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Home > Historical, Cultural, and Comparative Studies > History of Buddhism and Bon > A Brief History of Dorjey-drag Monastery

A Brief History of Dorjey-drag Monastery

Alexander Berzin, 1991,
expanded September 2003
Original version published in "Nyingma Monasteries." Chö-Yang, Year of Tibet Edition
(Dharamsala, India), (1991).

The major monastery transmitting the Nyingma Northern Treasure Text Tradition (byang-gter) is Tubten Dorjey-drag Ewam-chogar Monastery (Thub-bstan rDo-rje brag E-wam chos-sgar dGon-pa), also known simply as Dorjey-drag (rDo-rje brag dgon-pa). It is located in the Lhoka (Lho-ka) region of southern Central Tibet. It is one of the six major Nyingma monasteries: Mindrol-ling and Dorjey-drag in central and south central Tibet, Katog (Ka:-thog) and Pelyul (dPal-yul) in Kham (southeastern Tibet), and Zhechen (Zhe-chen) and Dzogchen (rDzogs-chen) in between.

At the beginning of the sixteenth century, Ngari Panchen Pema-wanggyel (mNga’-ris Pan-chen Pad-ma dbang-rgyal) (1487-1542) founded Ewam-chogar Monastery (E-wam chos-sgar dGon-pa). His tulku reincarnation, Jangdag Tashi-tobgyel Wangpodey (Byang-bdag Bkra-shis stobs-rgyal dBang-po sde) (1550-1602), enlarged it. Many famous masters resided there and it became a center for the study and practice of sutra, tantra, and the traditional Buddhist fields of knowledge, such as medicine and astrology. The main system taught was that of the Mayaguhyagarbha Tantra (sGyu-‘phrul gsang-ba snying-po, sGyu-‘phrul dra-ba, The Essence of Hidden Illusion Tantra).

Soon, it was felt that this location was unsuitable for the monastery. In 1630, Jangdag Wangpodey’s son, Rigdzin Ngaggi-wangpo (Rig-‘dzin sNgags-gi dbang-po) (1580-1639), counted as the Third Dorjey-drag Lineage Holder, reestablished the monastery at its present location. Because the rock mountain behind the monastery has a footprint of Guru Rinpoche Padmasambhava (Gur-ru Rin-po-che Pad-ma ‘byung-gnas) and a naturally formed crossed vajra, people considered the site very special. The monastery was named Dorjey-drag, literally Vajra Rock, in honor of this auspicious sign. The fuller name of the monastery, Thubten Dorjey-drag Ewam-chogar, is an amalgam of this and the original name.

The Fourth Dorjey-drag Lineage Holder, Rigdzin Kunzang-pema-trinley (Rigs-‘dzin Kun-bzang pad-ma ‘phrin-las) (1641-1718), was enthroned and ordained by the Fifth Dalai Lama, Ngawang-lozang-gyatso (rGyal-dbang lnga-pa chen-po Ngag-dbang blo-bzang rgya-mtsho) (1617-1682). With the patronage of the Fifth Dalai Lama, the monastery was further expanded. Together with Mindrol-ling Monastery, Dorjey-drag was given charge of performing certain rituals for the Tibetan Government, which its reestablished monastery in exile still continues to do .

In 1717, Dorjey-drag was destroyed by the Dzungar Mongol army. It was reconstructed starting in 1720 with the patronage of the Seventh Dalai Lama, Kelzang-gyatso (rGyal-ba bdun-pa sKal-bzang rgya-mtsho, rGyal-dbang sKal-bzang) (1708-1757). In 1959, it had approximately 170 monks. It was destroyed once more by the Chinese and, in 1985, its rebuilding was begun.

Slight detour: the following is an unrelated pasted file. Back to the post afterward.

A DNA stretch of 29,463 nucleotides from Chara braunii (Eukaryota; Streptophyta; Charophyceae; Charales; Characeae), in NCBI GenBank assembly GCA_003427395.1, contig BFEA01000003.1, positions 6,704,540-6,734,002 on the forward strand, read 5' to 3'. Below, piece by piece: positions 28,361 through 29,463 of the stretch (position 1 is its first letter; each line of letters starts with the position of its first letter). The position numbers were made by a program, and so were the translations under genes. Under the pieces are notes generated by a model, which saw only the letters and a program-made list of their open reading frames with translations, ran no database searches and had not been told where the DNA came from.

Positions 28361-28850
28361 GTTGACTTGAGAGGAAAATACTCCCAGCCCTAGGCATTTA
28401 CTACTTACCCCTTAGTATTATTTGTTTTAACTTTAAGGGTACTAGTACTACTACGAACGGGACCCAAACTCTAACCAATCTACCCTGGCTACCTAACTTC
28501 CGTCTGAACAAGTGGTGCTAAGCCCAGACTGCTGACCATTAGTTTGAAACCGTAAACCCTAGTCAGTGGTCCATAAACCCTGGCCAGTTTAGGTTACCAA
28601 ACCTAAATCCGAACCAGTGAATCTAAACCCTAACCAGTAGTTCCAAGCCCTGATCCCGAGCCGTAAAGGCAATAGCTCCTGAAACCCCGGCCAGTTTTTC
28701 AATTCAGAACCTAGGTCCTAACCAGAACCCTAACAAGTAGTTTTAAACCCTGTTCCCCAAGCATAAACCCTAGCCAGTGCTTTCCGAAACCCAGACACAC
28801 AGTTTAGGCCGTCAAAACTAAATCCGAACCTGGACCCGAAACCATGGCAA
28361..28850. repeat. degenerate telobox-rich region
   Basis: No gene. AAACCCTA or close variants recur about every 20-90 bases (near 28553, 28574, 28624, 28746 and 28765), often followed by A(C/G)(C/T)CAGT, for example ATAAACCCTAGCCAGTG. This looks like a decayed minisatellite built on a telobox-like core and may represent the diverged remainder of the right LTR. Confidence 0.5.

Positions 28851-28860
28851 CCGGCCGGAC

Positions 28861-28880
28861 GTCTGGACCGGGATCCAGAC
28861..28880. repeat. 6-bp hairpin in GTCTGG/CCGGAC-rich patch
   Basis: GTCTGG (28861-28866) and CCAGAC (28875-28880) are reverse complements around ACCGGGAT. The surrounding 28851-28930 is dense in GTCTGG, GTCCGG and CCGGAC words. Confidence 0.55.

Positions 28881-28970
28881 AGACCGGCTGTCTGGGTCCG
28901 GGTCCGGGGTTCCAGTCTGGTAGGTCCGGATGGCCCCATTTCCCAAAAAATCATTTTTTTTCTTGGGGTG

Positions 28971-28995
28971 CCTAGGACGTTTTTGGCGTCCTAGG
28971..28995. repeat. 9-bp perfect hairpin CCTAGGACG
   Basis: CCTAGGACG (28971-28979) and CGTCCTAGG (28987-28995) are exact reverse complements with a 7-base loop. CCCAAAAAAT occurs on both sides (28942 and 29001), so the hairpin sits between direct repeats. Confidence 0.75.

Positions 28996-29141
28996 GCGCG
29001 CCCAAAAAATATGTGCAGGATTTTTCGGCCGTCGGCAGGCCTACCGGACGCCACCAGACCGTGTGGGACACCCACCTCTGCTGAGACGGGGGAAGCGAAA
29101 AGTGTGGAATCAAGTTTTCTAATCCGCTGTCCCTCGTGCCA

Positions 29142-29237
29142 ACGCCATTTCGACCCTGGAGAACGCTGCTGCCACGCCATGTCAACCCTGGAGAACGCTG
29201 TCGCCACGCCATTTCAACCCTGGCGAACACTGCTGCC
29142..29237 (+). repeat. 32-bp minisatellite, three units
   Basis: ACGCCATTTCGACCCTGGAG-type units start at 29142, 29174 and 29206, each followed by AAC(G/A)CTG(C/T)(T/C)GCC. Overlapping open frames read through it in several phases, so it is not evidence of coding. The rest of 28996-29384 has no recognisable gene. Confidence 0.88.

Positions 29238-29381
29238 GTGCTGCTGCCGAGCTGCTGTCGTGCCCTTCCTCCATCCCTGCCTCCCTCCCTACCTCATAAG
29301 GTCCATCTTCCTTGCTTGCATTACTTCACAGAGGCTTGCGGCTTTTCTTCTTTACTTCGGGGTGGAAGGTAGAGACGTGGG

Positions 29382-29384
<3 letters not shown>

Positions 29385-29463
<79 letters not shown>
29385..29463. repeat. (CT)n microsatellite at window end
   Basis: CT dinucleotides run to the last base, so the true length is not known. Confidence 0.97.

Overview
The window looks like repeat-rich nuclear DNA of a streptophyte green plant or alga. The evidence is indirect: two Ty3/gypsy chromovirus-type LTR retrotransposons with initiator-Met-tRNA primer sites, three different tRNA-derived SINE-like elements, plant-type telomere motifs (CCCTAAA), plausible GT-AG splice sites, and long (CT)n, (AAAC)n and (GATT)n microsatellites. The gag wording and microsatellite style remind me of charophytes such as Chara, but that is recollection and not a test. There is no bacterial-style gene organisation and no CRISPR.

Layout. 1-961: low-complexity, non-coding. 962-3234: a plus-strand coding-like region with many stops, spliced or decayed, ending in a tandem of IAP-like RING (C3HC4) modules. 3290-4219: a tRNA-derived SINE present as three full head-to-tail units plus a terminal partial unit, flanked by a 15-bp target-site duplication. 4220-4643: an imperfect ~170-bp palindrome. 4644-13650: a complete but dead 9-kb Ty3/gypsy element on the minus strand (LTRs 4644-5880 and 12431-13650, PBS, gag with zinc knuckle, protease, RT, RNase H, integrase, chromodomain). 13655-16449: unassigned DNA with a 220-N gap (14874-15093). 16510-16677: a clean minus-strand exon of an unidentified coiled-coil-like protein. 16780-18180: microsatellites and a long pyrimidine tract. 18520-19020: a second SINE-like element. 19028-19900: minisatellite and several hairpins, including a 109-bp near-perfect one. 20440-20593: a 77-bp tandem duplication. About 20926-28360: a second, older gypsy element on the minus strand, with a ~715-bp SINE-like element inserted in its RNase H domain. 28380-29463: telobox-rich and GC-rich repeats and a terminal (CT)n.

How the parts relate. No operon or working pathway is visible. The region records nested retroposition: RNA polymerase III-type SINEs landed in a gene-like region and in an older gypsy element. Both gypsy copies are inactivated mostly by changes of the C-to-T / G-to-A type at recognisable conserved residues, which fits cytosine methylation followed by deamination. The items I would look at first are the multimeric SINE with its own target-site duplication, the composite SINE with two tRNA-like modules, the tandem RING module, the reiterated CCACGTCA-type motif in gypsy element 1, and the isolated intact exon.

The line of reincarnations of Rigdzin Godem Jey (Rig-‘dzin rGod-ldem rJe) (1337-1408), having the title Rigdzin-chenpo (Rig-‘dzin chen-po), Great Lineage Holders, have been the traditional heads of Dorjey-drag Monastery. Rigdzin Godem Jey was one of the main revealers of the Northern Treasure Texts. Beneath the Rigdzin-chenpos are the lines of Gyelsay Tulku Rinpoches (rGyal-sras sPrul-sku Rin-po-che) and Chusang Tulku Rinpoches (Chu-bzang sPrul-sku Rin-po-che), who serve as Regent Throne Holder during the minority of the Rigdzin-chenpo or between his incarnations. The present Dorjey-drag Lineage Holder is the tenth of his line, Rigdzin Tubten-jigmey-namgyel-gyatso (Rig-‘dzin Thub-bstan ‘jigs-med rnam-rgyal rgya-mtsho), born in 1936. He remains in Tibet.

The Fifth Dalai Lama was a great revealer of Nyingma treasure texts. The set of 25 deity practices of the Sangwa Gyachen (gSang-ba rgya-can, Bearing the Seal of Secrecy), derive from his pure visions. The Fifth Dalai Lama transmitted them to the Fourth Dorjey-drag Lineage Holder, Rigdzin Kunzang-pema-trinley. The Fifth Dorjey-drag Lineage Holder, Rigdzin Kelzang-pema-wangchug (Rig-‘dzin sKal-bzang pad-ma dbang-phyug) introduced them, in turn, to the Nechung Monastery (gNas-chung Grva-tshang) of the Nechung State Oracle. The Fifth Dalai Lama also transmitted them to his Namgyal Monastery (rNam-rgyal Grva-tshang). All three monasteries have maintained their practice ever since.

The Fifth Dalai Lama, in turn, took up the Northern Treasure Text Tradition from Dorjey-drag, since the holders of its lineage were blood descendents of the great religious kings of Tibet. Guru Rinpoche Padmasambhava had advised that if this lineage were not supported and upheld, it would be detrimental for Tibet. Thus the Namgyel Monastery of the Dalai Lamas and the Nechung and Gadong Monasteries (dGa’-gdong Grva-tshang) of the State Oracles of Tibet follow the Northern Treasure Text Tradition of Dorjey-drag.

Monks at Dorjey-drag pursue the study and practice of sutra, tantra, and the traditional Buddhist fields of knowledge. The emphasis is particularly on the practice of the various tantric deity systems, and the monks must make meditation retreats for a period of one to three years. The monastery maintains very strict discipline. Alcohol and meat are forbidden. If meat is to be used in a ritual offering, it must be from an animal that has died a natural death, rather than from one that has been slaughtered.

Dorjey-drag Monastery has been reestablished in Shimla, Himachal Pradesh, India under the supervision of Taglung Tsetrul Rinpoche (sTag-lung Tshe-sprul Rin-po-che). It still maintains its close relation with the Namgyel, Nachung, and Gadong Monasteries in Dharamsala.

[See also: Brief History of Dzogchen.]